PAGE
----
tend to blend together rather than form distinctive boundaries. The different traits we see in subspecies are
likely the result of geographic range, available habitat, and prey base.
But one wolf is in reality, like any other wolf in terms of
natural history and behavior. There are far more commonalities among wolves
than differences. All species and subspecies of wolves are social animals that
live and hunt in families called Packs, although adult wolves can and do
Most wolves hold territories, and all communicate through
body language, vocalizations and scent marking.
IS THE RED WOLF A TRUE WOLF OR A
No single hypothesis for the origin of the red wolf is
universally accepted by scientists. DNA analysis and morphological evidence
support recognition of the red wolf as a distinct sub species.
WHAT ARE THE MAIN DIFFERENCES BETWEEN
RED WOLVES AND GRAY WOLVES?
Red wolves are larger than coyotes and smaller than gray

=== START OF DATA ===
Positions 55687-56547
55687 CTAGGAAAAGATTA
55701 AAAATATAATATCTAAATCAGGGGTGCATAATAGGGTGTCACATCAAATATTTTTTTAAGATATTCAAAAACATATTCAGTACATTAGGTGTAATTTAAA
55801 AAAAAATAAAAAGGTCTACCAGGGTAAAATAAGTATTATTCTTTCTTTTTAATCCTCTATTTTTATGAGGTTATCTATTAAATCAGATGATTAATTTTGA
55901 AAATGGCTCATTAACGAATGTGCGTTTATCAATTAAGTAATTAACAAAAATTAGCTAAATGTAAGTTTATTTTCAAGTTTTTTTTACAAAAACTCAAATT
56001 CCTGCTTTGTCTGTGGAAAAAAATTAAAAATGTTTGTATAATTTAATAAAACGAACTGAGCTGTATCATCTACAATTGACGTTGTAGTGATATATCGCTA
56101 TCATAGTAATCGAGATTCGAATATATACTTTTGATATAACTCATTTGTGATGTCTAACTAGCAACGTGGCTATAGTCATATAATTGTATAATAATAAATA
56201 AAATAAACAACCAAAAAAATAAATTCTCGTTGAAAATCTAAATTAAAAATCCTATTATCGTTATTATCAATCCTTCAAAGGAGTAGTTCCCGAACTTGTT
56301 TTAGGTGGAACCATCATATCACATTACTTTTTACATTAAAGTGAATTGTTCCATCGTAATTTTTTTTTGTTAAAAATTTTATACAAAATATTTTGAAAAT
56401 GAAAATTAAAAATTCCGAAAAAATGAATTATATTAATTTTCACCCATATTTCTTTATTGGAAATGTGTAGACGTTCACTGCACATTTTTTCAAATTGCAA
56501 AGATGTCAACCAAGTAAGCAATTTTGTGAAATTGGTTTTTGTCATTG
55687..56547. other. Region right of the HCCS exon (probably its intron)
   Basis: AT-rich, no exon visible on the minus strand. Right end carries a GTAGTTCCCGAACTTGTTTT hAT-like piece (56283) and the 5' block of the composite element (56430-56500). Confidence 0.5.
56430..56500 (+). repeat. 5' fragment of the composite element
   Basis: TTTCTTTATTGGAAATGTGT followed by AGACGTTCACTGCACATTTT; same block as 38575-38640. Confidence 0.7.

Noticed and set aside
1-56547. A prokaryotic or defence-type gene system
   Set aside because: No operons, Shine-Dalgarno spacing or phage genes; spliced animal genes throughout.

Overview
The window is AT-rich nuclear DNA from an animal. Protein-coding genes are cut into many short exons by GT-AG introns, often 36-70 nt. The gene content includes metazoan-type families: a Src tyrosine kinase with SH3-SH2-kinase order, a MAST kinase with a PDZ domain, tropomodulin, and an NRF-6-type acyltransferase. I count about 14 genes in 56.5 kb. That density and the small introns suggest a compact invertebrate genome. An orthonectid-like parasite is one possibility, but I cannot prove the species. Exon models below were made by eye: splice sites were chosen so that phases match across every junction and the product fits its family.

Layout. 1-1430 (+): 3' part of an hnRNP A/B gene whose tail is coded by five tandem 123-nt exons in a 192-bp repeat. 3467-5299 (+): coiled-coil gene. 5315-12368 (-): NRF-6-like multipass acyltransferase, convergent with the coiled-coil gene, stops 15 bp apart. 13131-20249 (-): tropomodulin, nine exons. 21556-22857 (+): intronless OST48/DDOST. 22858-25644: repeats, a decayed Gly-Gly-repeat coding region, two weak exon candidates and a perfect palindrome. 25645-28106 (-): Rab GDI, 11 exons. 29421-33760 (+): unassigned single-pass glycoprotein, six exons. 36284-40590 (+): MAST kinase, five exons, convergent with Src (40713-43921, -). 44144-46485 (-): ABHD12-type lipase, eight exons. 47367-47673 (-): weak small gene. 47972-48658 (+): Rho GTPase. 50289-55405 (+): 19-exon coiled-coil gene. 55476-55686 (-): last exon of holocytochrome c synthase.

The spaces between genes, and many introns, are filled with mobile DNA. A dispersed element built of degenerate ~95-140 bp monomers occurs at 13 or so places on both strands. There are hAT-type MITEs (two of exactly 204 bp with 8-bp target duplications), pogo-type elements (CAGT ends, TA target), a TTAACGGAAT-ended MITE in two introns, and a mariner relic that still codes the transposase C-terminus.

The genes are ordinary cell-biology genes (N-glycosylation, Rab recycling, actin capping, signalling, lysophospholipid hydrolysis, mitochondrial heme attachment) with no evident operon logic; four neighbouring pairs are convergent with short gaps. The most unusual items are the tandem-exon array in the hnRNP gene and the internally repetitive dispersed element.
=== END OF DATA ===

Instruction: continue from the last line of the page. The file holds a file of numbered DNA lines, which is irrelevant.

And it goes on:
wolves. They are buff colored or Brown with some black along their backs. The
backs of their legs ears, head and legs are often tinged with a reddish color.
Their legs are long and they have tall off set ears. The red wolf diet consists
mainly of white tailed deer and small mammals such as Marsh Rabbits, Raccoons ect.
WHAT IS THE LEGAL STATUS OF THE RED
The RED WOLF has federally endangered status throughout its
29 state historic range. Non-essential experimental status applies only to the
5-county red wolf recovery area comprising the Albermarle Penninsula in
Northeastern North Carolina.
WHAT IS A WOLF PACK?
A wolf pack is a cohesive family unit consisting of the adult parents and their offspring of the current
year and sometimes two years or more. Wolf parents used to be referred to as
the Alpha male and Alpha female or the Alpha Pair. These terms have been
replaced with “breeding Male” and “breeding Female”, and “breeding Pair” or
simply “parents”. The adult parents are usually unrelated, and other unrelated
wolves may sometimes join the pack.
HOW MANY WOLVES ARE IN THE PACK?
Pack size is highly variable and fluid because of the birth
of the pups, dispersal, and mortality. Prey availabilty and sizes are also
factors. Where prey animals are smaller, packs are often small. Where prey is
large, the packs may be larger. For example, in Alaska and Northwestern Canada